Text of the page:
Inverse Document Frequency
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Inverse Document Frequency (IDF) in information science and statistics, is a method of determining the frequency of a word within a data set of texts. In combination with the Within Document Frequency, the Inverse Document Frequency helps to create unique content and may even replace keyword density as a quality score which has been used for a long time to determine text quality.
In the mid-1960s, US researcher C. W. Clevedon has made significant accomplishments in his work “The Cranfield tests on index language devices” to research weighting. One aim of this work was to index existing documents better.
As a result, mathematicians and statisticians have always endeavored to find a suitable formula to determine the meaning of a word within a dataset of documents. While initially topics and the selection of certain words were considered, the view that all the words in a document have to be used for an analysis to determine the term weighting within an overall body of text finally prevailed. The IDF formula was ultimately the result of this research.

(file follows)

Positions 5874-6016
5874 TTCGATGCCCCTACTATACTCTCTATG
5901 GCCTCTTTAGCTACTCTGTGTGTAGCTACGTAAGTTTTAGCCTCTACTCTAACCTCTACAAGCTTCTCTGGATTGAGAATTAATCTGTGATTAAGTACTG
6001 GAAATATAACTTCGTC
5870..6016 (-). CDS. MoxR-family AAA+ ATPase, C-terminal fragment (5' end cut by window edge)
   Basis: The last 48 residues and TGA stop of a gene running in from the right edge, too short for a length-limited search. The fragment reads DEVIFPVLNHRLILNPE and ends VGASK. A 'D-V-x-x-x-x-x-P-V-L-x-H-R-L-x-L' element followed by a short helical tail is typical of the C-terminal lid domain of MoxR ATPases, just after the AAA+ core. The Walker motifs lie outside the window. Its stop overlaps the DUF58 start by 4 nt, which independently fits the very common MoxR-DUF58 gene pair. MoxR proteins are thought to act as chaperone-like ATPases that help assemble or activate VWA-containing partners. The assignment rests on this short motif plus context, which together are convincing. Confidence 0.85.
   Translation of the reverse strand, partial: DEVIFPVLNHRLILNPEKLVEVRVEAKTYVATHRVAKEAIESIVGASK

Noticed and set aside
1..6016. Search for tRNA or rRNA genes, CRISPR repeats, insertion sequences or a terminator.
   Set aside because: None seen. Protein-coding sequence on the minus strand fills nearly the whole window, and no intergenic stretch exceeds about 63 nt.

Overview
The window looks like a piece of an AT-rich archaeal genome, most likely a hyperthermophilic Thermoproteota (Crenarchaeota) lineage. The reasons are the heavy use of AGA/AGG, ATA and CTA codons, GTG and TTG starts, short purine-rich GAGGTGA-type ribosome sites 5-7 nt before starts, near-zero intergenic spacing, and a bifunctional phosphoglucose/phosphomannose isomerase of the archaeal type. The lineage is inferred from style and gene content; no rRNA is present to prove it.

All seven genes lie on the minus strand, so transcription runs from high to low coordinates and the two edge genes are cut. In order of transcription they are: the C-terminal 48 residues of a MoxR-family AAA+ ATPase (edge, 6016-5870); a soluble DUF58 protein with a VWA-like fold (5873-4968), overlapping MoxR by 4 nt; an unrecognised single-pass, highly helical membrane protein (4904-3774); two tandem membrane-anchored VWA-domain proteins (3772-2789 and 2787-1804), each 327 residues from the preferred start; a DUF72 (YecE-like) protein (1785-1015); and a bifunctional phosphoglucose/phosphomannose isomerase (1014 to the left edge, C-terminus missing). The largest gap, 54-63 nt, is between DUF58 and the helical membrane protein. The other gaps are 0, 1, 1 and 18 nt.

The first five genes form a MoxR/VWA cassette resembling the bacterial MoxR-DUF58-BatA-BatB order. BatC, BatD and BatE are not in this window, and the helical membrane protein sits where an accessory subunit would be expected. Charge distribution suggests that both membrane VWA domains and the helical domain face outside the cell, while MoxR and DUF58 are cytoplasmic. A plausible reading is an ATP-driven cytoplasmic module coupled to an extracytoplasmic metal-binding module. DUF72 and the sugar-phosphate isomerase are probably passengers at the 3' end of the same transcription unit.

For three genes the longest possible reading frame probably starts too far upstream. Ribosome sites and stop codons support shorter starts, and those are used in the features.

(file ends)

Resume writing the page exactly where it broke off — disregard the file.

The Inverse Document Frequency is determined by a logarithmic calculation. It is the ratio of all existing texts and documents of an entire dataset and the number of texts that contain the defined keyword.
The calculation formula looks like this:
whereby file: CodeCogsEqn001.gif|link= denotes the number of documents and file: CodeCogsEqn-1.gif|link= contains the number of documents that contain the term file: CodeCogsEqn-2.gif|link=. If the document frequency grows, the fraction becomes smaller.
The inverse document frequency alone can help to determine any peculiarity of a key term based on an existing document corpus. However, the term weighting within a dataset does not indicate anything about the uniqueness of the text.
Therefore, the formula TF*IDF is used in content optimization to be able to compare the result to a prior document. Important in the analysis is that such an analysis of websites not only takes into account the pure text corpus, but also any text embedded in the source code, and thus page titles and alt tags as well.